Tiger’s Comeback Seems More Believable With Commitment to Valspar

Woods will play in Tampa Bay’s PGA TOUR stop

This morning, with the deadline to commit to play in the Valspar Championship next week at Innisbrook swiftly approaching, Tiger Woods took to twitter and made his decision official. He will be playing at Innisbrook next weekend.

It has been ten years since Tiger Woods has won a major tournament. It is a testament to how good his prime was that, despite this, many people still wonder if he can come back after all the surgeries and all the inconsistent play to not just win, but dominate the sport once again. That may not be a realistic belief, but when we remember what Tiger Woods has already done on a golf course, sometimes realism gets a bit lost.

Woods will be making his first trip to Innisbrook since 1996, when the tournament was sponsored by JC Penney. Back then, it was a showcase of PGA Tour and LPGA Tour players together, and both the tournament and course have undergone major changes.

A general view of the tee box of the 17th hole of the Copperhead course during the first round of the Transitions Championship golf tournament Thursday, March 17, 2011, in Palm Harbor, Fla. (AP Photo/Mike Carlson)

The Copperhead course is one of the toughest regular stops on the PGA Tour. Golfers welcome the challenge, as most regular season tournaments are low-scoring affairs where the golf course itself rarely poses much threat to the field. Innisbrook is proud to be different in that regard. This difficulty should only help Tiger as he tries to get his game back into form in advance of the year’s four major tournaments.

The increased workload is more important than ever. Not only does Woods need to shake off the rust of having not been able to enter tournament play regularly for years, he needs to catch up to an increasingly talented and young field that tends not to skip a lot of tournaments.

Many of Tiger’s classic advantages, the things that allowed him to dominate the Tour for so long, have been lost to time. When he was young, Woods was the most physically fit player in the field, a player who spent as much time in the gym as the golf course. Both because he set that example, and because age and injuries have taken their toll, Tiger Woods simply isn’t able to out-hustle the competition like he once did. The increasing number of golfers who keep in shape, as well as constantly improving technology, have taken away the length advantage that Tiger used to hold.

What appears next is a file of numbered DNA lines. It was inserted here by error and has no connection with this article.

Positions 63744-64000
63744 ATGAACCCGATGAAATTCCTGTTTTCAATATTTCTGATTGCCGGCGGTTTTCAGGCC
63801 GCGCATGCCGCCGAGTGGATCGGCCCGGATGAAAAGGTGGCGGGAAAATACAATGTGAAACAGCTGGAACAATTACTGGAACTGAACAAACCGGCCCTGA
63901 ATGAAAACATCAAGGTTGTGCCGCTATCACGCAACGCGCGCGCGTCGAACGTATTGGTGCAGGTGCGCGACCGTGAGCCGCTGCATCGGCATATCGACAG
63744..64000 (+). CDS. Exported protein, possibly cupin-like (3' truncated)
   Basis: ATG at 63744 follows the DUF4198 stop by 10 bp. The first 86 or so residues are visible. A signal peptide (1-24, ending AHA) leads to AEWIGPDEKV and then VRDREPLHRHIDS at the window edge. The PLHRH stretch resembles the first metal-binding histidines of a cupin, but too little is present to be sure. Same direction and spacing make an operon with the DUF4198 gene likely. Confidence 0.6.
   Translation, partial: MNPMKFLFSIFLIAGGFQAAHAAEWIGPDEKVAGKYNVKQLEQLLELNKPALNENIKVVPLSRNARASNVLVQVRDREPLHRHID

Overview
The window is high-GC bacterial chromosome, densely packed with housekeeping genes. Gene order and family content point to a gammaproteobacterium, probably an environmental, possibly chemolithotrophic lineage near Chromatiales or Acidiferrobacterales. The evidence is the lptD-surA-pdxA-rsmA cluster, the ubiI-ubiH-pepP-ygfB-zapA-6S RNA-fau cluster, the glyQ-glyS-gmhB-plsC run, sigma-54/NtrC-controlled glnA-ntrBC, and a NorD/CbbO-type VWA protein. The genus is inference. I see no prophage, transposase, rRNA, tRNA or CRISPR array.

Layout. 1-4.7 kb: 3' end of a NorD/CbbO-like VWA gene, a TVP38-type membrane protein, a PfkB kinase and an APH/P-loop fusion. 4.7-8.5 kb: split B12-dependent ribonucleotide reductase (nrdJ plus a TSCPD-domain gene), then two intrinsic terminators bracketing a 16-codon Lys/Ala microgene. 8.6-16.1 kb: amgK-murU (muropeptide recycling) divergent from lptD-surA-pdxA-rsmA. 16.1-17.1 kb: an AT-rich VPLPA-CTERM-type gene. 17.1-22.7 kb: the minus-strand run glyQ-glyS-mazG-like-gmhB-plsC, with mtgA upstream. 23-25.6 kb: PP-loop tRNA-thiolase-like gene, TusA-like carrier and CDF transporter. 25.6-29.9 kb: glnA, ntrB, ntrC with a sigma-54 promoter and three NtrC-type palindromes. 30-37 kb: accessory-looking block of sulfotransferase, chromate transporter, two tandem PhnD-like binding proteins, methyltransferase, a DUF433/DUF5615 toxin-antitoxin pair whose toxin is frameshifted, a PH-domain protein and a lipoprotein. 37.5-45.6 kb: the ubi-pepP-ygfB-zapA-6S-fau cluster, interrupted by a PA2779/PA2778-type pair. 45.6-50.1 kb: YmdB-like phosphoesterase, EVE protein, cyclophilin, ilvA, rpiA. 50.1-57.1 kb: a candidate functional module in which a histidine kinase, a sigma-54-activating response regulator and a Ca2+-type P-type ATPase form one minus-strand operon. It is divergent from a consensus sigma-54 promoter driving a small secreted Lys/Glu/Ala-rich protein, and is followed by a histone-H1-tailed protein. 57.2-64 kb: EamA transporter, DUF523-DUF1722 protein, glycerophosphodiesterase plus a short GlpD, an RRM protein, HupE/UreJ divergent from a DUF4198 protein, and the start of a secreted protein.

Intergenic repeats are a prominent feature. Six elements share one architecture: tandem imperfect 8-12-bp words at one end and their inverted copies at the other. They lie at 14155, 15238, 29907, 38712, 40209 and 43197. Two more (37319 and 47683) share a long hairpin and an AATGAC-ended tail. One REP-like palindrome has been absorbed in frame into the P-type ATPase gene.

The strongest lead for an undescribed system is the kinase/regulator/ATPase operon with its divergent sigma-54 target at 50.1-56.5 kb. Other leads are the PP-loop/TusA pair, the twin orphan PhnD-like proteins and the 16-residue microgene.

None of this, of course, is to say that Woods is done or that he cannot go on another run. Tiger Woods, after all, is still younger than Jack Nicklaus was in his legendary 1986 Masters run. Phil Mickelson, five years Tiger’s elder, still proves competitive despite having battled arthritis for some time now.

Think of Tiger Woods as though he’s in the second act of a sports movie. He was on top of the world, the best golfer anybody had ever seen and a near-lock to challenge the biggest records in the sport. Then he fell from grace, both in his private life and almost at the same time on the golf course. After surgeries, and rehabilitation both injury-related and in his personal life, Tiger Woods has started to hit the comeback trail.

Adam Hadwin and Patrick Cantlay on the 13th green during the final round of the Valspar Championship golf tournament Sunday, March 12, 2017, at Innisbrook in Palm Harbor, Fla. (AP Photo/Mike Carlson)

In those movie terms, the Valspar could be the beginning of the training montage that takes Tiger from looking old to looking like his old self. That old Tiger can only be unlocked by playing as much competitive golf as possible, if even then. Woods knows this. Remember, he did not get to the top of the golf world through being naturally gifted, but via working out and working harder than his competition.